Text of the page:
PHILADELPHIA Theres the image of Jonathan Papelbon, eyes bulging, mouth wide open, about to leap into the arms of catcher Jason Varitek.
Papelbon had just closed out Game 4 of the 2007 World Series, sweeping the Colorado Rockies and setting off celebrations across Red Sox Nation.
The three Boston executives now running the Cubs Theo Epstein, Jed Hoyer and Jason McLeod look back on that night at Coors Field and feel vindicated.
There was Papelbon, the guy with the Irish jig, saving the game for Jon Lester. Future MVP candidates Jacoby Ellsbury and Dustin Pedroia formed the top of the lineup. All had become part of a homegrown core drafted and developed by the organization.
So Cubs fans can see Epstein, the parallels between Fenway Park and Wrigley Field and conjure up the curse-busting mythology from 2004. But the new 50 million closer for the Philadelphia Phillies says only believe the hype up to a certain point.
You look at the 04 team, he basically kind of just took over, Papelbon said Sunday. But he was able to come back and do it again and put together a solid organization in 07.
I dont think (Theo) helping a team win a World Series after 86 years is one of his (biggest accomplishments). It is publicly. To me, its not, because that wasnt his team. That wasnt his system. That wasnt his way.
What makes him special to me is what he was able to put together for the team in 07. Because you look at that team and we were a very young team. Yet we also had older guys that helped (show us how it) should be done. ... Thats what made him good in Boston.
When Epstein became the youngest general manager in baseball history in late 2002, he inherited a 93-win team built around Cooperstown-level talents Pedro Martinez and Manny Ramirez, plus foundation pieces like Varitek, Johnny Damon and Derek Lowe.
Epstein put the finishing touches on that forever team in 2004, when Cubs manager Dale Sveum was the Red Sox third-base coach. That blueprint cant be carbon copied on the North Side.
It was a lot different in Boston, Sveum said. We had just come off (a season being) one pitch away from the World Series. They were already built to win there and were building right now to get there.
Theos here to build a whole organization, not just a baseball team.
That will happen through under-the-radar decisions, and by stockpiling talent. Papelbon pointed to trading Marlon Byrd to the Red Sox for Michael Bowden, the 47th overall pick in the 2005 draft.
Its kind of funny because Ive already noticed some of the moves that hes made, Papelbon said. Ive made little mental notes in my head (like): Wow, that looks familiar.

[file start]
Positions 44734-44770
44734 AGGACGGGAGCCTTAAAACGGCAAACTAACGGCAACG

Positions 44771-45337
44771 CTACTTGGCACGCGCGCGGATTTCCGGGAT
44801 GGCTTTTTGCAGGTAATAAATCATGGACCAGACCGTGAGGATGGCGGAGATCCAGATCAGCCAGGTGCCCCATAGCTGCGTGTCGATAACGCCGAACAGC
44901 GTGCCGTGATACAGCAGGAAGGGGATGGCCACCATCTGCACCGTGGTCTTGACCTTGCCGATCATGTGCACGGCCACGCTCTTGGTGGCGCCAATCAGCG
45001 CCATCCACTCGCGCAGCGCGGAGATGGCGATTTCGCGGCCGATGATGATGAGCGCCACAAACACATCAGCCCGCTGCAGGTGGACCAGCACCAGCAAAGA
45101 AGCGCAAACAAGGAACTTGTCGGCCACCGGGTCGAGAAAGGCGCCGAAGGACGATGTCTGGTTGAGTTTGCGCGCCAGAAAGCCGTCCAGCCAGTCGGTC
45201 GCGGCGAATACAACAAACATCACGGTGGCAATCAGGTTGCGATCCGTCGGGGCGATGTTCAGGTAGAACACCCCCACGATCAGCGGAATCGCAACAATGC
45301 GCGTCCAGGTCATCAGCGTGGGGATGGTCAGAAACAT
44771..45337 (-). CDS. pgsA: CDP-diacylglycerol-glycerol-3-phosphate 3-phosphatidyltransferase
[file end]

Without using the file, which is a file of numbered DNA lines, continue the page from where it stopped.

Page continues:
Papelbon became almost iconic in Boston, fist-bumping the cop working security outside the Red Sox bullpen and running out to the mound. The Dropkick Murphys Im Shipping Up to Boston would blast from the Fenway Park speakers.
The adrenaline fueled Papelbon, who last season became the fastest player in major-league history to reach 200 saves. He was competitive, going year to year when he was arbitration-eligible, at a time when the Red Sox were locking up younger core players with contract extensions.
Did Theo and I always see eye to eye? Papelbon said. No, we didnt, but there were times that we did and we understood that it was a business.
Did we bump heads at times? Yeah, but we were able to get the business side of things done and it made it easy for me to want to go out and perform.
Papelbon said it wasnt that difficult to leave the Red Sox. He told himself that when he reached free agency, hed go to the first team that showed real, strong interest and offered a fair deal.
The closer cashed in last November with the Phillies, a team with this mandate: World Series or else.
Ive always had a good relationship with people in Boston, Papelbon said. The reason why Im not there right now is because I saw Theo leave. I saw Tito (manager Terry Francona) leave. There was kind of a light bulb that went off in my head: Hey, things may not be the same if I come back.
Epstein had grown restless after almost 10 years in the Fenway Park fishbowl. He left Yawkey Way for the biggest challenge in baseball.
Hes got pieces of the puzzle to do it, Papelbon said. I dont know how long its going to take now. Nobody knows that, but I do know that hes going to do some good things for that organization.
Its like when you play somebody in chess and theyre always beating you. Its like they can think two moves ahead. Hes got that talent. Hes always lurking in the bushes.